Enviva Wood Pellet Plant
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The (MDEQ) Mississippi Department of Environmental Quality’s Permit Board has approved the air pollution permit for Enviva.

The Maryland-based company plans to build the world’s largest wood pellet mill in Lucedale with a generous helping of state and local incentives. When economic development projects hang in the balance, the permit process is usually a fait accompli.

The Enviva plant will manufacture wood pellets as a fuel stock for overseas power plants and it will use a shipping facility at the port of Pascagoula to export the pellets.

The company was sued by a pair of environmental groups in North Carolina over its dust emissions at its plant in Richmond County, North Carolina that can cause respiratory problems for nearby residents.

The North Carolina Department of Environmental Quality and Enviva settled the lawsuit and agreed to install improved pollution controls to mitigate the dust concerns.

During discussion over Enviva’s planned Lucedale plant, MDEQ officials were asked by the permit board if there’d been any complaints about Enviva’s existing plant in Mississippi in Amory. Officials said that there had been some dust complaints, but that the Lucedale plant would have better pollution controls than the Amory facility.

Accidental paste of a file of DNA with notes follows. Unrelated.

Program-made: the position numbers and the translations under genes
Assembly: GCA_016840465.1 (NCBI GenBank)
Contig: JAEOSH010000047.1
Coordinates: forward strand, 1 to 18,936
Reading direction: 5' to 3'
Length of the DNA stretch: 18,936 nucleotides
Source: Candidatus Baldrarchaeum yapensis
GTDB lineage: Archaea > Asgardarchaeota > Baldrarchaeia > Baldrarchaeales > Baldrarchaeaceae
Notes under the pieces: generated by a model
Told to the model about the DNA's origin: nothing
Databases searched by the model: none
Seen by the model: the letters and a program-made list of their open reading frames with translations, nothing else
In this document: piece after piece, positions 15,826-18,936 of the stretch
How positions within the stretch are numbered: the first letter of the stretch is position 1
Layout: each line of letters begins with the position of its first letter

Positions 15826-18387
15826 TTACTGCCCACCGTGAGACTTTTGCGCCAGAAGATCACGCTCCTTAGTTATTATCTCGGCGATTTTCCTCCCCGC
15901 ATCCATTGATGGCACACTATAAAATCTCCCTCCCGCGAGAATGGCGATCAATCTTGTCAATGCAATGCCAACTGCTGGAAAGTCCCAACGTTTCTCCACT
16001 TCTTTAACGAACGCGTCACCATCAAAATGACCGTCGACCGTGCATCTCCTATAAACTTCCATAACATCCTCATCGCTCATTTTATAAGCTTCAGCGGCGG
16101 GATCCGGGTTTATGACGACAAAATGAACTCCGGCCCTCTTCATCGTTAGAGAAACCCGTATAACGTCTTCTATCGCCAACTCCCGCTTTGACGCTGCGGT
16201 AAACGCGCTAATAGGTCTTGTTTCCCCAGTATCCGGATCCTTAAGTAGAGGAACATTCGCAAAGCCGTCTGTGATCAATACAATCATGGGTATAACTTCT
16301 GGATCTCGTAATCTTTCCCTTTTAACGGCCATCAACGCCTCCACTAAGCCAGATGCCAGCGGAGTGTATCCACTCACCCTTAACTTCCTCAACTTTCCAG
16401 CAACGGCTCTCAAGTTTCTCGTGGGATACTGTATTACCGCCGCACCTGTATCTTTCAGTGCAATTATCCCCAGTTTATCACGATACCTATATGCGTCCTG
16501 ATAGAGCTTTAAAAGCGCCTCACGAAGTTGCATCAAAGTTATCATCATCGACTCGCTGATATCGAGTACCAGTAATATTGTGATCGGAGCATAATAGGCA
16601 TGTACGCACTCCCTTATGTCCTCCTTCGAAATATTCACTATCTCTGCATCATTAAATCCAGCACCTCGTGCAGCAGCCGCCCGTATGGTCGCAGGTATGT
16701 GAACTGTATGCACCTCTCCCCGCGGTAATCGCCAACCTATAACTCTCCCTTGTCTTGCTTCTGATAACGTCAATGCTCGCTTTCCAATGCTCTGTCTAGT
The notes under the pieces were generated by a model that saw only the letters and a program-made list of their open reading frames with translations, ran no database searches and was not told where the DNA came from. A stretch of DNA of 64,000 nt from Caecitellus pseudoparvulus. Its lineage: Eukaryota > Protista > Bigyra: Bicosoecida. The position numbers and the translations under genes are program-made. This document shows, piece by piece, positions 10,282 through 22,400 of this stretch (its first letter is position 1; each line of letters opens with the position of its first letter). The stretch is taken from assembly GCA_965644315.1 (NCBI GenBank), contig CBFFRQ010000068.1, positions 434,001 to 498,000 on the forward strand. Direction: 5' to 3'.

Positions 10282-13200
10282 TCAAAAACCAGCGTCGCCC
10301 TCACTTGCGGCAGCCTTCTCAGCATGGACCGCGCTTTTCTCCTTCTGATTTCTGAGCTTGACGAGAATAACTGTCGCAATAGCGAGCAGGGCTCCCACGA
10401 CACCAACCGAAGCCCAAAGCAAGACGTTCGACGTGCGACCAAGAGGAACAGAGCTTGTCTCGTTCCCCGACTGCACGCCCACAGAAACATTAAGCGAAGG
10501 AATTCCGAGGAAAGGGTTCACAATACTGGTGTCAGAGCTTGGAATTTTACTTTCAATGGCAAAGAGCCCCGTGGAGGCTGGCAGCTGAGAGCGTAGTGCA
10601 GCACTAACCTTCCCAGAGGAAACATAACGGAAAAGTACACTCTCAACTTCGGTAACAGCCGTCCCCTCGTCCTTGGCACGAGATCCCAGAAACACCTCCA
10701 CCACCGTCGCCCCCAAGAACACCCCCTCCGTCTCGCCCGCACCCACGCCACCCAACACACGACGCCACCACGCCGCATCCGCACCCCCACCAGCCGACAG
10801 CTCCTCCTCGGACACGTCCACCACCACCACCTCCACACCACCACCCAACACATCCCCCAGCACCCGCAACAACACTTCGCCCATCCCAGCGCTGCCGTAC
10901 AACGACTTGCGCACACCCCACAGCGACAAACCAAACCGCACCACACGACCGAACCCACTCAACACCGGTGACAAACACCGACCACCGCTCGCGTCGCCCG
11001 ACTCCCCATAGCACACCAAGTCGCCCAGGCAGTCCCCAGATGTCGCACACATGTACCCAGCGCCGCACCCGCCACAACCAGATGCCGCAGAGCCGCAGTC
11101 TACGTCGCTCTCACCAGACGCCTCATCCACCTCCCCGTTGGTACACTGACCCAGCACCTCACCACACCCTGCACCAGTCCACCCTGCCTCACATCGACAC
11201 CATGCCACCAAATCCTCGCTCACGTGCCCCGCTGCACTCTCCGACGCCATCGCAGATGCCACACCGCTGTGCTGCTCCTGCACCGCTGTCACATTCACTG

Another drawback in addition to the environmental concerns over dust emissions, is that it will cost taxpayers about $188,888 for each of the 90 jobs created.

Mississippi taxpayers will provide $4 million in grant funds, with $1.4 million for a water well and a water tank, while the other $2.5 million is for other infrastructure needs and site work.

George County averages about $8 million annually in ad valorem tax revenue. Granting $13 million in tax breaks over the next ten years is a very generous give away. Is this fair to the current tax paying businesses in George County?

Counties in Mississippi do not receive a percentage of the state’s 7 percent sales tax like cities do, so property taxes represent the primary revenue source.

Considering the rich forests that grow in Mississippi and the vast surplus of unsold timber, there’s no reason why any incentives should’ve been required to bring Enviva to the state.

If winning economically means that Mississippi taxpayers have to contribute ever-larger incentives to lure industry to the state, we’re losing in the end because our policymakers are unwilling to instead make the business climate more fertile.

This means a less burdensome regulatory apparatus and a tax code that doesn’t reward a connected few, but allows all entrepreneurs to flourish.


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  1. Andrew Whitehurst on July 20, 2019 at 12:42 am

    Does Bigger Pie have an interest in whether the business model is too reliant on EU climate policy. Or that balancing carbon emissions from burning wood pellets in the UK and carbon sequestration across the Atlantic (here) via replanted trees relies too much on generous model assumptions and subsidies?

  2. Julia O'Neal on July 20, 2019 at 2:11 pm

    Just check out the aerial views around pellet plants in Indonesia. Again, MS is selling out to the dumbsters. For the oxygen these forests produce, no price is enuf. State resources down the toliet.